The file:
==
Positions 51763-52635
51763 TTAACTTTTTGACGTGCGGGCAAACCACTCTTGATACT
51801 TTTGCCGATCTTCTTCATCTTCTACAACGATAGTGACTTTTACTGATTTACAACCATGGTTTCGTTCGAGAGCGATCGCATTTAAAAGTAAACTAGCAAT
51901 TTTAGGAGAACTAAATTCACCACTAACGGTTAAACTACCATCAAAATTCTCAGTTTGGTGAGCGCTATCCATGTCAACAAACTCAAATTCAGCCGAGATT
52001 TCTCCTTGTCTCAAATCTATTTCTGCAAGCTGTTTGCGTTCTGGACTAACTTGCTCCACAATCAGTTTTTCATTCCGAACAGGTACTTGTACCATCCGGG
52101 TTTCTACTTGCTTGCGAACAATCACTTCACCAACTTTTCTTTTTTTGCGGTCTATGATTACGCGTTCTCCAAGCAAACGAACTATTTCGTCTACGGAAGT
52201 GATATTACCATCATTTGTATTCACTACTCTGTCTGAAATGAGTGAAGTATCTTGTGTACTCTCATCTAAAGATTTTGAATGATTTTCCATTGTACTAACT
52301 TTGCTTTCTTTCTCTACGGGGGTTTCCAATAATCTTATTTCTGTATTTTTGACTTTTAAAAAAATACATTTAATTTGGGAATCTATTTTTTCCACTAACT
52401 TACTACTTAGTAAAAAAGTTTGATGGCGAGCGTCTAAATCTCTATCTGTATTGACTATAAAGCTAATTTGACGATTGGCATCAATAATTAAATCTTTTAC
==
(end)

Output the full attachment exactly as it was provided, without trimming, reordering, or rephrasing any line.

Positions 51763-52635
51763 TTAACTTTTTGACGTGCGGGCAAACCACTCTTGATACT
51801 TTTGCCGATCTTCTTCATCTTCTACAACGATAGTGACTTTTACTGATTTACAACCATGGTTTCGTTCGAGAGCGATCGCATTTAAAAGTAAACTAGCAAT
51901 TTTAGGAGAACTAAATTCACCACTAACGGTTAAACTACCATCAAAATTCTCAGTTTGGTGAGCGCTATCCATGTCAACAAACTCAAATTCAGCCGAGATT
52001 TCTCCTTGTCTCAAATCTATTTCTGCAAGCTGTTTGCGTTCTGGACTAACTTGCTCCACAATCAGTTTTTCATTCCGAACAGGTACTTGTACCATCCGGG
52101 TTTCTACTTGCTTGCGAACAATCACTTCACCAACTTTTCTTTTTTTGCGGTCTATGATTACGCGTTCTCCAAGCAAACGAACTATTTCGTCTACGGAAGT
52201 GATATTACCATCATTTGTATTCACTACTCTGTCTGAAATGAGTGAAGTATCTTGTGTACTCTCATCTAAAGATTTTGAATGATTTTCCATTGTACTAACT
52301 TTGCTTTCTTTCTCTACGGGGGTTTCCAATAATCTTATTTCTGTATTTTTGACTTTTAAAAAAATACATTTAATTTGGGAATCTATTTTTTCCACTAACT
52401 TACTACTTAGTAAAAAAGTTTGATGGCGAGCGTCTAAATCTCTATCTGTATTGACTATAAAGCTAATTTGACGATTGGCATCAATAATTAAATCTTTTAC